“I guess I would say I have been a very practicing activist within the church for forty years, but recently I have had some serious doubts about whether I should hang on in there any longer,” Kessler said.

Kessler said he was hopeful following Vatican II, which gave lay people a greater role in church life. But he added the current Catholic hierarchy is mired in scandals and not receptive to change from below. 

“The pews are getting more empty every Sunday, because it’s not listening or speaking to the people that used to come to those pews,” Kessler said. “And it’s larger than the sexual abuse crisis. It’s a lack of leadership, a lack of vision, a lack of a coherent policy.”

Kessler said that instead of advocating for the kind of people he assists, he believes Catholic bishops -- including Boston Cardinal Sean O’Malley -- have directed their political energies into fighting contraception, abortion and gay marriage.

“The Catholic Church has acted more like the Republican Party, and we know what kind of trouble the Republican Party’s in because they’ve lost touch with the people who need strong government, and in terms of the church, we’ve lost trust in the bishops because they’re not being very Christ-like.”

But Flynn, a longtime advocate for the poor, strongly disagrees. 

“There are advocates for change, but the change is completely inconsistent with Catholic doctrine,” Flynn said. “The Catholic Church is not going to change its doctrine. Anybody that suggests that is trying to make headlines.” 


Francis Fiorenza, a professor of Catholic theology at Harvard Divinity School, said traditionalism and progressivism are not necessarily incompatible.              

“All one has to say is this is where the church is today,” Fiorenza said. “And the only way to do it is to develop a mutual respect to say, ‘Well, what is the side that doesn’t want change afraid of, and what do they really want to hold on to?’ And those that want change, they’re not wanting to throw the baby out with the bathwater, so to speak. And we need to try to understand the positions of both. And you also would have to ask the question: What in modern culture is positive that demands change?”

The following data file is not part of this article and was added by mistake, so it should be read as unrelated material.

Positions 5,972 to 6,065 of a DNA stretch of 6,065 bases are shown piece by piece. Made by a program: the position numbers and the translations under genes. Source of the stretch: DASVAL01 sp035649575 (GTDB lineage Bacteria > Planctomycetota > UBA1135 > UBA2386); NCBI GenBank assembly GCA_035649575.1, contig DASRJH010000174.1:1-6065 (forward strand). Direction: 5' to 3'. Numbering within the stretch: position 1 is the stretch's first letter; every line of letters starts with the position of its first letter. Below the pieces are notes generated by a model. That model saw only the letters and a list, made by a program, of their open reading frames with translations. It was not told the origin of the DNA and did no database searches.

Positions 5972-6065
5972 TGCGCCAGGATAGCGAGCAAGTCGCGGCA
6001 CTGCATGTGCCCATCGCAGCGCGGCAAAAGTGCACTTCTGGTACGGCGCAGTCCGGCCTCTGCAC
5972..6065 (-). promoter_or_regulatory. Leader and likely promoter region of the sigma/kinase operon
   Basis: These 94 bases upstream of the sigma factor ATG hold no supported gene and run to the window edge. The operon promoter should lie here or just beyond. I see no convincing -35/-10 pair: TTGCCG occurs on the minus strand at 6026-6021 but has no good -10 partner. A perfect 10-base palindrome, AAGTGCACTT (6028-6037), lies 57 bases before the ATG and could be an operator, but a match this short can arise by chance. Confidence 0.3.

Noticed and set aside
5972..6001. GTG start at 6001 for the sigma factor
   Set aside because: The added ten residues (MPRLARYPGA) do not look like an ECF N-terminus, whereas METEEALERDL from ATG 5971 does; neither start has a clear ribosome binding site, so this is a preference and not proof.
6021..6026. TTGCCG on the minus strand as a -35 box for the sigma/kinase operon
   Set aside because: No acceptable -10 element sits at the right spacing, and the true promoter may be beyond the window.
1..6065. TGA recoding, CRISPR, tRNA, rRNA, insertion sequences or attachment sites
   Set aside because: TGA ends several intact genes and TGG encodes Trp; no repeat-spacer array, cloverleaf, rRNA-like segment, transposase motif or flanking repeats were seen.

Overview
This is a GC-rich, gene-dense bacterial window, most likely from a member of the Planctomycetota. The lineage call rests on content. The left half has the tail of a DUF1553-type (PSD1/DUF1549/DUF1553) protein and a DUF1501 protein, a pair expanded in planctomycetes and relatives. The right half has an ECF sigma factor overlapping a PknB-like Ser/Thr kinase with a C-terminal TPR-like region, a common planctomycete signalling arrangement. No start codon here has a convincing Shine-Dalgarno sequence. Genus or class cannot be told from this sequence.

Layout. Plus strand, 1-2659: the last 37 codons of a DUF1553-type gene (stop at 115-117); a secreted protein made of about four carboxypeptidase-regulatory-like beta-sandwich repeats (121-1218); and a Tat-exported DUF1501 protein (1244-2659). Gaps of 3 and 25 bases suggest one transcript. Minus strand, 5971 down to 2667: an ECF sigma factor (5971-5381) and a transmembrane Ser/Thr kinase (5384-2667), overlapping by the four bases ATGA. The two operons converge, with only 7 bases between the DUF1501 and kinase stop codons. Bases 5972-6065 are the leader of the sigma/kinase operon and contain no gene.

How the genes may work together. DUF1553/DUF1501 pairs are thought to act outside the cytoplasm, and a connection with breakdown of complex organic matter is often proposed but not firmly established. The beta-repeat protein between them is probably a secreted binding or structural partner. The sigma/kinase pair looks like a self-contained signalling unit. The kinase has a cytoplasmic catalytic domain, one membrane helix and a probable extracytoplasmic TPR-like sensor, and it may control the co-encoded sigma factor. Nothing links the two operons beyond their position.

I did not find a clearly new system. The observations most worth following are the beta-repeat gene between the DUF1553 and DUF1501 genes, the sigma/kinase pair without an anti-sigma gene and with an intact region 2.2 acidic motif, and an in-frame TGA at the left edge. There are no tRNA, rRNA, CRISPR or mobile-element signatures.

As you think about that question, another word or two about Francis Fiorenza. He studied theology in Germany. His teacher was Joseph Ratzinger -- who took the name Pope Benedict XVI, a resolute conservative. So Fiorenza’s answer to what in modern culture is positive and demands change may surprise you.   

“If I take a controversial issue like women’s ordination, there I think change is possible,” Fiorenza said.

John Allen, national senior correspondent for the Catholic Reporter in Rome covering the election to succeed Benedict, said “not likely.”

“Bear in mind, everyone of the 117 cardinals who will vote in this election were appointed by either John Paul II or Pope Benedict XVI, and on the big picture level, they’re all of like mind,” Allen said. “So I think its quite unrealistic to think whoever is elected pope is going to revise the church’s teachings on issues like abortion, or gay marriage or the ordination of women.”

But Carroll -- who’s witnessed the Church evolve from a legacy of anti-Semitism to an embrace of civil rights -- said never say never in the context of Catholic doctrine.

“Because we’ve had the breakthrough already: the breakthrough into the world of change,” Carroll said. “And what’s the most palpable recent incidence of that? Pope Benedict himself. By changing a practice of the church that’s a thousand years old that pope’s don’t resign. Well, yes, they do. And the church of Benedict will never be the same.” 

But some Catholics are not waiting for the outcome of the conclave.

“This church is an aberration of Catholic doctrine,” said Doherty, passing out progressive literature in front of the Cathedral of the Holy Cross.

“Women ordained? Same-sex marriage? Contraception? The Church isn’t going to go that way,” said the conservative Dutcher, handing out flyers on the Red Line platform.

Both are waging a spiritual battle, if you will, for the heart and soul of the Roman Catholic Church, which they both claim as their own.